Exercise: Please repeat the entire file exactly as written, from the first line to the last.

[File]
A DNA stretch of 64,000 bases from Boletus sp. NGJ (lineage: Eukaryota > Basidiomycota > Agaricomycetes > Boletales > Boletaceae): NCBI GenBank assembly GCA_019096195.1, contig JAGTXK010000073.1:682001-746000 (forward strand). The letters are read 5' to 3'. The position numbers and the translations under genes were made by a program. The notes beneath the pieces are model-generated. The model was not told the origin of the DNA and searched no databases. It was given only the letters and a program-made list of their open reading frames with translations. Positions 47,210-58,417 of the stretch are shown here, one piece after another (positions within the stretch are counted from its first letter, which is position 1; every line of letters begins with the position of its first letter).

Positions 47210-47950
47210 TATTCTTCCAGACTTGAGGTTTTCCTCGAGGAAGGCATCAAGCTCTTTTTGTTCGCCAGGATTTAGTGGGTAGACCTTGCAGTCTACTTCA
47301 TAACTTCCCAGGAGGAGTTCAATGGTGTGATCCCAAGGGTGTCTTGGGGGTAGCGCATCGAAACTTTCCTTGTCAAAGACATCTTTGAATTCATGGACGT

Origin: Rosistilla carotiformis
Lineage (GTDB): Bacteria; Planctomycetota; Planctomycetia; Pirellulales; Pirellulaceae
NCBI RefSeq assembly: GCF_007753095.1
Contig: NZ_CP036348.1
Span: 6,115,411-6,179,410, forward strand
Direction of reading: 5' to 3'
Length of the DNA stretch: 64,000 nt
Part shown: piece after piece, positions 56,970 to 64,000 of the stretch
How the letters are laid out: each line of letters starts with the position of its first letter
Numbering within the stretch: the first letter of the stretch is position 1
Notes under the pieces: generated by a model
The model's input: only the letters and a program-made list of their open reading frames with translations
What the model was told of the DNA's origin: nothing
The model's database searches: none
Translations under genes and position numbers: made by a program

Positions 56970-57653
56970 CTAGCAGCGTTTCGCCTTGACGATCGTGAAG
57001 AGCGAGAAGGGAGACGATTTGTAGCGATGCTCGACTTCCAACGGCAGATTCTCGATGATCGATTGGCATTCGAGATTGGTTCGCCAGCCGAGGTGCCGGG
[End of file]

A DNA stretch of 64,000 bases from Boletus sp. NGJ (lineage: Eukaryota > Basidiomycota > Agaricomycetes > Boletales > Boletaceae): NCBI GenBank assembly GCA_019096195.1, contig JAGTXK010000073.1:682001-746000 (forward strand). The letters are read 5' to 3'. The position numbers and the translations under genes were made by a program. The notes beneath the pieces are model-generated. The model was not told the origin of the DNA and searched no databases. It was given only the letters and a program-made list of their open reading frames with translations. Positions 47,210-58,417 of the stretch are shown here, one piece after another (positions within the stretch are counted from its first letter, which is position 1; every line of letters begins with the position of its first letter).

Positions 47210-47950
47210 TATTCTTCCAGACTTGAGGTTTTCCTCGAGGAAGGCATCAAGCTCTTTTTGTTCGCCAGGATTTAGTGGGTAGACCTTGCAGTCTACTTCA
47301 TAACTTCCCAGGAGGAGTTCAATGGTGTGATCCCAAGGGTGTCTTGGGGGTAGCGCATCGAAACTTTCCTTGTCAAAGACATCTTTGAATTCATGGACGT

Origin: Rosistilla carotiformis
Lineage (GTDB): Bacteria; Planctomycetota; Planctomycetia; Pirellulales; Pirellulaceae
NCBI RefSeq assembly: GCF_007753095.1
Contig: NZ_CP036348.1
Span: 6,115,411-6,179,410, forward strand
Direction of reading: 5' to 3'
Length of the DNA stretch: 64,000 nt
Part shown: piece after piece, positions 56,970 to 64,000 of the stretch
How the letters are laid out: each line of letters starts with the position of its first letter
Numbering within the stretch: the first letter of the stretch is position 1
Notes under the pieces: generated by a model
The model's input: only the letters and a program-made list of their open reading frames with translations
What the model was told of the DNA's origin: nothing
The model's database searches: none
Translations under genes and position numbers: made by a program

Positions 56970-57653
56970 CTAGCAGCGTTTCGCCTTGACGATCGTGAAG
57001 AGCGAGAAGGGAGACGATTTGTAGCGATGCTCGACTTCCAACGGCAGATTCTCGATGATCGATTGGCATTCGAGATTGGTTCGCCAGCCGAGGTGCCGGG